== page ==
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Title | Creator | Date Made Visible | None

Dorothea Dix correspondence

Dix, Dorothea Lynde, 1802-1887

Dorothea Dix's papers consist of correspondence from Miss Dix to various people, as well as some correspondence in which Miss Dix was concerned, but not directly involved. Dix was an advocate for social welfare, particularly supporting the establishment and maintenance of mental hospitals for the mentally ill, disabled, or poor. She was instrumental in the proposed legislation of the "Bill for the Benefit of the Indigent Insane." During the Civil War, Dix was appointed Superintendent of Army Nurses. Much of the correspondence concerns Dix's efforts to bring lifeboats and other help to Sable Island in Nova Scotia, an area known for shipwrecks and where many with mental illnesses were sent, sometimes against their will. These papers are part of the historic psychiatry material in the Menninger Archives.

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After the great war is over

This promotional brochure argues that the construction of good roads in the United States will enhance agricultural productivity and economic development in the aftermath of World War I.

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Theodosius Botkin

Dimock, S. W.

A portrait of Theodosius Botkin taken in Topeka, Kansas when he served in the legislature. He came to Kansas in 1865 and settled in Linn County. He taught school and was later principal at Pleasanton for four years. In 1875, he located to Mound City and was admitted to the bar. Botkin served as probate judge in Linn County and police judge of Mound City. In March 1889, Governor Humphrey appointed him judge of the Thirty-Second District in Stevens County. It was in his court that Samuel N. Wood was assassinated in June, 1891. Impeachment proceedings were brought against Botkin, but he was acquitted on all charges. Botkin resigned the judgeship on October 11, 1892 and he moved to Hutchinson, Kansas. In 1896 he was elected to the Kansas House of Representatives from Reno County. A year later he was named commander of the Grand Army, Department of Kansas. In 1901 he settled in Salt Lake, Utah where he practiced law. Botkin died May 27, 1918 in Salt Lake.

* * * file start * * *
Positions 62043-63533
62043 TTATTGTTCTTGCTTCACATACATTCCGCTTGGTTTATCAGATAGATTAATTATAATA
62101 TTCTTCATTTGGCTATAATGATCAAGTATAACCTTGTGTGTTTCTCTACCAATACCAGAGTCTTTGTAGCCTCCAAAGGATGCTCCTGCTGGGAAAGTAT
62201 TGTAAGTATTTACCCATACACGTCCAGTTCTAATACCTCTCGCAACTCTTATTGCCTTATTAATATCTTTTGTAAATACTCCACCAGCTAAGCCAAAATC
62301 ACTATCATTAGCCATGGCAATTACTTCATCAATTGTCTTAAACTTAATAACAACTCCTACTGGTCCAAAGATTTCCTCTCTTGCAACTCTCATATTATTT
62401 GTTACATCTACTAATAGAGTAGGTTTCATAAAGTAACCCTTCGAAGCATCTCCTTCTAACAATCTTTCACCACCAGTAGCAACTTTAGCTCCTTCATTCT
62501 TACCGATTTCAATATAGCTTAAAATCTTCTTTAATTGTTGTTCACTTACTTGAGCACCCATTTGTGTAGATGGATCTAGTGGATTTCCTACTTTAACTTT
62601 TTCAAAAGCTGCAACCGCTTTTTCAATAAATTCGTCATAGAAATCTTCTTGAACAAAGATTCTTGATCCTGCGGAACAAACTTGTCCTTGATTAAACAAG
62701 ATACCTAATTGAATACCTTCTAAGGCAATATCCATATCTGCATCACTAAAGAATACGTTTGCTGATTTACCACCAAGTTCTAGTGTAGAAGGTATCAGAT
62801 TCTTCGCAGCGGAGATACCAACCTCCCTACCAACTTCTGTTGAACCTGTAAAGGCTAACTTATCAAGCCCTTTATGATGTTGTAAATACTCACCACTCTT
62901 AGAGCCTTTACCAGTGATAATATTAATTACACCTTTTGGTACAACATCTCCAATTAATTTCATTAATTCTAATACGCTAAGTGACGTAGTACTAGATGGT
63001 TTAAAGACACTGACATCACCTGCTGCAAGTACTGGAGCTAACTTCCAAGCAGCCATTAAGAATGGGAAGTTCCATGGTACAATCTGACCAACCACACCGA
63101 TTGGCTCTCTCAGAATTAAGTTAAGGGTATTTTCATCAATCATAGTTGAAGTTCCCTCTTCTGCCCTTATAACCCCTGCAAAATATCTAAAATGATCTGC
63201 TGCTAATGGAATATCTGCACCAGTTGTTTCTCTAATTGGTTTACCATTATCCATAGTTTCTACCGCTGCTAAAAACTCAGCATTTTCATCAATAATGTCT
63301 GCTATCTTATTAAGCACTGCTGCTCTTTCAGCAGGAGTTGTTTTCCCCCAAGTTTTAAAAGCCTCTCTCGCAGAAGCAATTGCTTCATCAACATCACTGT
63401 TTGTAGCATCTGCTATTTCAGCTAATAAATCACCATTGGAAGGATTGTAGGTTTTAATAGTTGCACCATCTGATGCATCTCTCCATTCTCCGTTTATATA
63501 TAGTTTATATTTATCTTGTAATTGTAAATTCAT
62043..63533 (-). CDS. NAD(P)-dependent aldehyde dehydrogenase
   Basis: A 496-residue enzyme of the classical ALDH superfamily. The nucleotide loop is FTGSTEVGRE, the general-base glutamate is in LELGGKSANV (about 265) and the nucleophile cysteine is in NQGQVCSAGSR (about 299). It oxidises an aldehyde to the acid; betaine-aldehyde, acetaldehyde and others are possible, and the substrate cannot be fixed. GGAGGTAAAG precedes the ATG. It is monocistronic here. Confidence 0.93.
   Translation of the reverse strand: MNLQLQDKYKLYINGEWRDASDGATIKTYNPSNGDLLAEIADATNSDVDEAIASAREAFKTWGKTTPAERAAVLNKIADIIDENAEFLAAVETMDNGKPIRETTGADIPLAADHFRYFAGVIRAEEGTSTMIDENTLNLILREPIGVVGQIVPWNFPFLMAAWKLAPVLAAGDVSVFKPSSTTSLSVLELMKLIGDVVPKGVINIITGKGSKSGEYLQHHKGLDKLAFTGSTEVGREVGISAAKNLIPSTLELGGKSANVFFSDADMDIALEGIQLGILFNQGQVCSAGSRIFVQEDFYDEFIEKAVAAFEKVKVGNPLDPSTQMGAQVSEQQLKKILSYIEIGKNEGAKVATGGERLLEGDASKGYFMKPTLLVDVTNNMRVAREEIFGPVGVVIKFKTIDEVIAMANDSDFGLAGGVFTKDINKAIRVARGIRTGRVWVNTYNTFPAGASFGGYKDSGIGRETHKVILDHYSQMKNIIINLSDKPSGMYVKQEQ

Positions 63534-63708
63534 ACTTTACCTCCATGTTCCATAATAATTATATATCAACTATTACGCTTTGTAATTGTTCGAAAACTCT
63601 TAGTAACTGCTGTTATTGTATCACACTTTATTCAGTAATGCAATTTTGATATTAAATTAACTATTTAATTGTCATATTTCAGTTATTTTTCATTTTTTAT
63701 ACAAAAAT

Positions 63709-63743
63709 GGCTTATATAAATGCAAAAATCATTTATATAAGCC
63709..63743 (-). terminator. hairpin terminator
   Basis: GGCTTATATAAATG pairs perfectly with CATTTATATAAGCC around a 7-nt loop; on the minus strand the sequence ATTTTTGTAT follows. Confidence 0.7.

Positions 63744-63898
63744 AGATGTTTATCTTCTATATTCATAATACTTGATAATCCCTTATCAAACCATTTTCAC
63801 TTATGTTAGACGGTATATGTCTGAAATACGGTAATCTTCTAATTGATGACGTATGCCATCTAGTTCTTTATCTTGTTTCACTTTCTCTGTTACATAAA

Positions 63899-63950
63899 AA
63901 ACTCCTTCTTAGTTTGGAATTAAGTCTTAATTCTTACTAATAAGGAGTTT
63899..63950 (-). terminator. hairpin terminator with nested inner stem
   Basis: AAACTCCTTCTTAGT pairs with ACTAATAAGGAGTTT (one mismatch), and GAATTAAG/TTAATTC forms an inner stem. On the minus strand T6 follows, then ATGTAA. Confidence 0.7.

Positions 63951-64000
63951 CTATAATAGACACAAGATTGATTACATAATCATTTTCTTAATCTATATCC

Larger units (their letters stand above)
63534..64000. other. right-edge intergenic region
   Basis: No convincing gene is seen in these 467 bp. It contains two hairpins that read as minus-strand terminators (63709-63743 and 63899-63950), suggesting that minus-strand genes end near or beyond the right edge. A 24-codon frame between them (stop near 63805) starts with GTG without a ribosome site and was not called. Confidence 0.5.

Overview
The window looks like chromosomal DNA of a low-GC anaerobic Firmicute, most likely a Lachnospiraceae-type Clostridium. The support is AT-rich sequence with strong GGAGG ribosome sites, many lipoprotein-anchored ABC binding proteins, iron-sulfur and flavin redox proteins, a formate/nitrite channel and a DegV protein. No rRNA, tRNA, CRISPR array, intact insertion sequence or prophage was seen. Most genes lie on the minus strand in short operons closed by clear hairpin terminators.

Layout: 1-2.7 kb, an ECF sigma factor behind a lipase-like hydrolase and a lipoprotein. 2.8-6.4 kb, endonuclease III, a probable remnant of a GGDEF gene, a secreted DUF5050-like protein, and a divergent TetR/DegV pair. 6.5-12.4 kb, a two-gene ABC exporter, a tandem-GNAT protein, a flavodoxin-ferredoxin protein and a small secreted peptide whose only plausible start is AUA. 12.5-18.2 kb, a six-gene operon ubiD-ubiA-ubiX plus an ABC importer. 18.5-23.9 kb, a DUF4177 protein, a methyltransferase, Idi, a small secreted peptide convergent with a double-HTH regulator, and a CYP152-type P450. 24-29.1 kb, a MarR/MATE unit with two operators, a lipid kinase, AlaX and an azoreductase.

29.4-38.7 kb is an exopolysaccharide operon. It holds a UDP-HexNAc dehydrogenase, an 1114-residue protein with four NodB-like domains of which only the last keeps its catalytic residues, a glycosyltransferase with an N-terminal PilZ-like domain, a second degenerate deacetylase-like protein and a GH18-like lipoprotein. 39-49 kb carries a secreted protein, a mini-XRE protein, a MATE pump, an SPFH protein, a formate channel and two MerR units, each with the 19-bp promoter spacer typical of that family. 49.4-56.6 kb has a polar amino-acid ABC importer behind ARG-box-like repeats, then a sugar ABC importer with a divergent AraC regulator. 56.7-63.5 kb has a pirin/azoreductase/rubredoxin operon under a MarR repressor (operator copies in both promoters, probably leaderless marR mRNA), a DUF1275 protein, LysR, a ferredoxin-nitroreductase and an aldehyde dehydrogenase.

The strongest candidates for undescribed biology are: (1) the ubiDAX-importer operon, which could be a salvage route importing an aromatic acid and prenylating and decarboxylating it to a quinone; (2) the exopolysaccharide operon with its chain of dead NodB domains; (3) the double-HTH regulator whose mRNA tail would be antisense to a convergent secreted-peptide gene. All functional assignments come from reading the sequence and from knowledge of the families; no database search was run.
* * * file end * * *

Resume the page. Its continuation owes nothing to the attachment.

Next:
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Historic Psychiatry original miscellaneous documents

These are a variety of handwritten and typed letters, lectures, autographs, news clippings, biographical information, images and sketches, court documents, and other documents related to the history of psychiatry. These documents are housed in four boxes and the folders within are arranged alphabetically by surname or title, and they are included in the larger collection of historic psychiatry material in the Menninger Archives. Authors come from such fields as medicine, religion, prison and other reform and advocacy movements, politics, the military, etc. The documents themselves sometimes provide significant information, and sometimes they were collected because their authors were significant historical figures. Some of the individuals found in Box 1 include James Mark Baldwin, Ludwig Binswanger, Eugen Bleuler, Jean-Martin Charcot, Elizabeth Fry, Oliver Wendell Holmes, and Carl Jung. Some of the individuals found in Box 2 include Alfred Adler, Robert Frost, and Washinton Irving. This box also includes a 68-page handwritten notebook by Dr. W.W. Reed entitled "Reminiscenses About the Treatment of the Insane." Some of the individuals found in Box 3 include Amariah Brigham and Frederick van Eeden. This box also includes a correspondence file (1883-1888) on Ellen Kehoe, a patient at the Worcester Lunatic Hospital in Massachusetts, and a series of drawings from the 1920s and 1930s by a Belgian patient suffering from paranoia named Andreas at the Kankakee State Hospital in Illinois. The drawings were donated by Dr. J.B. Gier, formerly of the Topeka Veteran's Administration Hospital, who knew the patient and encouraged his work. Box 4 includes a miscellaneous folder regarding insane asylums and contains legal documents, postcard images, and receipts for services. Languages include English, German, French and Italian, and transcriptions or translations follow some of the documents.